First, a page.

Search results
Card pops up when maker on map is clicked.

Markers on Map

On the map, users see hotels within a search proximity.

Filter Options

Simple and intuitive filter

I designed a filter which is a simple strip just below the main menu bar. Users can filter through destinations, hotels, select check-in/check-out dates, budget range, number of guests, reason for travel, number of rooms, and other secondary interests.

Bookmarking a hotel

With the power of “cookies”, users are able to save hotels whether they are logged in or not and access them by clicking on the bookmark icon at the top left of the header.

These bookmarks can be shared.

Chris wants this, and Stella wants to save some interesting discoveries.

Hotel Detail Page

I came up with a page having 4 tabs — The first is the hotel overview tab.

Users get to know more about their trophy. This is highlighted, in rich immersive photos, key amenities, hotel rules, check-in/check-out time and things to do or engage in.

Hotel main page

Map & Experiences

With the first persona, Chris, in mind, I designed the map and attractions tab where users can see markers showing experiences and attractions around a hotel.

Users can see tourist attractions, shopping malls, banks and ATMs, restaurants and lots more fun experiences close to a hotel.

Experiences around a hotel

The Homepage

What if a user did not need to search?

First-time users are presented with best deals and recommended hotels. Previous users who are logged in, or whose actions have been cached are presented with recommendations based on their previous patterns, searches, and interests.

This solves Chris problem of wanting to see recommendations.

After best deals and recommended are popular destinations, a banner slide which could be used to highlight attractions, business travel, honeymoon offers and much more.

Next is a category displaying an array of featured hotels.

An aunt of mine whom I interviewed lamented that it was difficult for her and her husband to find an appropriate event center during their wedding. Her feedback informed my decision to include a section called “events and conferences” on the home page.


What if Chris has no idea where to spend his next summer holiday? What if someone else wanted to embark on a travel adventure or was looking for a perfect honeymoon bliss? I designed the attractions page to solve all these problems.

I designed an onboarding page to help users streamline their options based on their interests.

Users simply enter a few details, select their interests and boom — you are on your way to bliss.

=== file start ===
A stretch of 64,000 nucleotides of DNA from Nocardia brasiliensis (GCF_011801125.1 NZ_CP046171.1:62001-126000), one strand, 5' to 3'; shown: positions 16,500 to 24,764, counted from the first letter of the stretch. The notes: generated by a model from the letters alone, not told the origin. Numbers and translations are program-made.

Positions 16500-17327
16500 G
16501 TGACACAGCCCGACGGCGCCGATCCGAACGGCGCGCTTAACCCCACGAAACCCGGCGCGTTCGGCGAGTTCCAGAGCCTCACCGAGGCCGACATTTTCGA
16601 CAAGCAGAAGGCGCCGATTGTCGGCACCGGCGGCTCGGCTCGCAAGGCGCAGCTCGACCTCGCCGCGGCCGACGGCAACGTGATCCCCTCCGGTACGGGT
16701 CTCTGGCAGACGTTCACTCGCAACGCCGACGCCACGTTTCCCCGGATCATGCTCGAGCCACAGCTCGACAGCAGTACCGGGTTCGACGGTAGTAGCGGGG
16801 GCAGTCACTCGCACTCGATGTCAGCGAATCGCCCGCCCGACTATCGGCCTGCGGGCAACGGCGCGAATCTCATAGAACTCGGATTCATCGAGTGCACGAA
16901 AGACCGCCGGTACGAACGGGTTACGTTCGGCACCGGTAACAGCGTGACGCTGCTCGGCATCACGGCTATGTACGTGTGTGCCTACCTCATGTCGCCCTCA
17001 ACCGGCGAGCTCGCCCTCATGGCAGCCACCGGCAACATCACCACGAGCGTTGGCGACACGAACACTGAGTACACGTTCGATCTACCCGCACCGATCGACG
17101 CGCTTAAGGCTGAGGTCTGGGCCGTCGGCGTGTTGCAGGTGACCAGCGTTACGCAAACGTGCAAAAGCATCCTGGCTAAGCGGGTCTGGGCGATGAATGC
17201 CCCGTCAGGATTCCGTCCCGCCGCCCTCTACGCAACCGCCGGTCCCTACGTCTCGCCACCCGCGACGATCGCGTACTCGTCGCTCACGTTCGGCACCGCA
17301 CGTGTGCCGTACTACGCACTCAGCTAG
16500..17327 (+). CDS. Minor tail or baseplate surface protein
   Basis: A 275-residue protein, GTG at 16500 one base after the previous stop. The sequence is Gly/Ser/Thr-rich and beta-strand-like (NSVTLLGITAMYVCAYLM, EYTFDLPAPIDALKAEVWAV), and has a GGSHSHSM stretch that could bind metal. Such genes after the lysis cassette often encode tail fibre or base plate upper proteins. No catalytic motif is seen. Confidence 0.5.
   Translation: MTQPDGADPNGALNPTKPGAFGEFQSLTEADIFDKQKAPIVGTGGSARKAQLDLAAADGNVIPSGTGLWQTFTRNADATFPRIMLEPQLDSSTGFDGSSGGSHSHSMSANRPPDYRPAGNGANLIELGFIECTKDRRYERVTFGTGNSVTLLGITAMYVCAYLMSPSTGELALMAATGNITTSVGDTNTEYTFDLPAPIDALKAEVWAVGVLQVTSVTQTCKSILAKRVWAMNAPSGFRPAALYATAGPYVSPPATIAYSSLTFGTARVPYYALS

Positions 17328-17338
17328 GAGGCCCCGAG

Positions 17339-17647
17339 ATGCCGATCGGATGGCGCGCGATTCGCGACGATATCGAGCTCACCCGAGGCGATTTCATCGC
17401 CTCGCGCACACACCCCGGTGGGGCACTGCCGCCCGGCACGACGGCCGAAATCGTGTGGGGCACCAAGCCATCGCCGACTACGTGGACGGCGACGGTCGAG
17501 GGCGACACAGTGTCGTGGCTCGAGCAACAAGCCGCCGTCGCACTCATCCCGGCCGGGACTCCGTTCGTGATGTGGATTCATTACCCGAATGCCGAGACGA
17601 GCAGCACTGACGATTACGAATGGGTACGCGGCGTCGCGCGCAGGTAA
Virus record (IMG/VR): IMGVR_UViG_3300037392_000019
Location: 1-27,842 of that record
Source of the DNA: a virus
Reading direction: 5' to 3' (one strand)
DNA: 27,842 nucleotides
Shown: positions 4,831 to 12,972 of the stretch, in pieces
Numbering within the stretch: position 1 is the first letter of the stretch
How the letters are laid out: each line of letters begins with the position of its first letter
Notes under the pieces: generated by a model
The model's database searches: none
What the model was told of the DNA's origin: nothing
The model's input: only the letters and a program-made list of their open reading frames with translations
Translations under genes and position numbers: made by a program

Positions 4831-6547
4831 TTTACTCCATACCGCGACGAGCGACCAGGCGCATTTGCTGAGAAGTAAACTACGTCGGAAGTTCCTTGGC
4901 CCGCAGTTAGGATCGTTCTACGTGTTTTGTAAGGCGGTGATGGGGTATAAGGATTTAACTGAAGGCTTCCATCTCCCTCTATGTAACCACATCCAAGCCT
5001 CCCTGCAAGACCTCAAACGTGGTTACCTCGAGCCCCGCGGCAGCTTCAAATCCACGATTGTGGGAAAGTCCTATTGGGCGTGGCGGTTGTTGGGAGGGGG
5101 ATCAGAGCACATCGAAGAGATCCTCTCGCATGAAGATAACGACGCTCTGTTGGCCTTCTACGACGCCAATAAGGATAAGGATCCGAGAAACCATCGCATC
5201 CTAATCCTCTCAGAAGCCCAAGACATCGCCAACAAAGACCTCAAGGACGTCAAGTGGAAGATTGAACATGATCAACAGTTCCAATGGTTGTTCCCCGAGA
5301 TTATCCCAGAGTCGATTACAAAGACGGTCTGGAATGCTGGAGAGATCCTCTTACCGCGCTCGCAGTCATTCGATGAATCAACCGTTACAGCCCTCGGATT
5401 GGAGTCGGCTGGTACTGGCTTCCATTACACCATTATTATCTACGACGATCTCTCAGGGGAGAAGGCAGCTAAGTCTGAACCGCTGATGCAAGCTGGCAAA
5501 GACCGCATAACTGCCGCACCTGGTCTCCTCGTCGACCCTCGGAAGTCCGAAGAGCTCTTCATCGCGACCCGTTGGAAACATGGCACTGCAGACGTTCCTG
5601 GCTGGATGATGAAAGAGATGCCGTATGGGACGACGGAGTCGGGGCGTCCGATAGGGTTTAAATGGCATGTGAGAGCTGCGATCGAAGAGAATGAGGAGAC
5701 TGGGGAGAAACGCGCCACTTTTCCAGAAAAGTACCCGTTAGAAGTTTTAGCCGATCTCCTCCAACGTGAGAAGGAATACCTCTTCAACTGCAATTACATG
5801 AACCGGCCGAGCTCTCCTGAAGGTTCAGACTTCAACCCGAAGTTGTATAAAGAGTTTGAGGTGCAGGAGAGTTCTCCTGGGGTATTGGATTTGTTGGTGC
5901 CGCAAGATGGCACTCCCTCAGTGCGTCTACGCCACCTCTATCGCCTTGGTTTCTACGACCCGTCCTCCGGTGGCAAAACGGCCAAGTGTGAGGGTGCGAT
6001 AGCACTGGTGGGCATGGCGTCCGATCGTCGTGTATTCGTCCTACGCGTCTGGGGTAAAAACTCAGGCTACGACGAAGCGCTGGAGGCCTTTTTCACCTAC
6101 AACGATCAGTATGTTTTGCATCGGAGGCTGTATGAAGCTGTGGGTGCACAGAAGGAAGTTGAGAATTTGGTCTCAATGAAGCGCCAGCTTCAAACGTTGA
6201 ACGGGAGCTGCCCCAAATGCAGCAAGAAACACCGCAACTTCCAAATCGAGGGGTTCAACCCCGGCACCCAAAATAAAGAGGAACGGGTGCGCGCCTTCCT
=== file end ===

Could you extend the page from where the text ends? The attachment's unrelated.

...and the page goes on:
Onboarding for attractions

Assets and Style Guides

Although I created a little defined style guide for typography, colours and a few assets at the start of this project, as I moved ahead, things started to shape up which resulted in a definitive set of assets and guides ranging from buttons to cards, inputs, alerts, icons and more.


What I’ve done is just a fraction of what can be done. Running a successful start-up is more than just having a good digital product. Ultimately, the business is the product, and “design” doesn’t sit as comfortably in the concept of business as it should.

In this exciting times when technology is shaping the way we live, design plays a critical role in our economic growth, in businesses, and in our public services.

Design encourages innovation, creates competitive advantage, and drives growth, but we don’t use design enough.

What could you do in your business to put design right at the heart of it?

Get a Designer on the team, make them see the vision of the business, they should be part of every decision that is made. Be bold and invest in Design, even in this time of recession.

We have talented Developers and Designers. We have good marketing and business people. If we set priorities right, we can create remarkable businesses.

One last tip

I’ve been privileged to peep into the brothel where startups and investors make love. Investors only care about how your idea will make MONEY. For your unicorn startup to make money, you have to present it in the best form it can be. — That is Design!😀

I’d be glad to know your views on this case study. So please drop your heart piercing comments, and please hit the ❤️ icon.

More on my Website, Twitter, Instagram, and Dribbble.

Many thanks to my loving friends Kanu Derek, Fari Oluwatoyin, Larry Oti for their immense input on this project.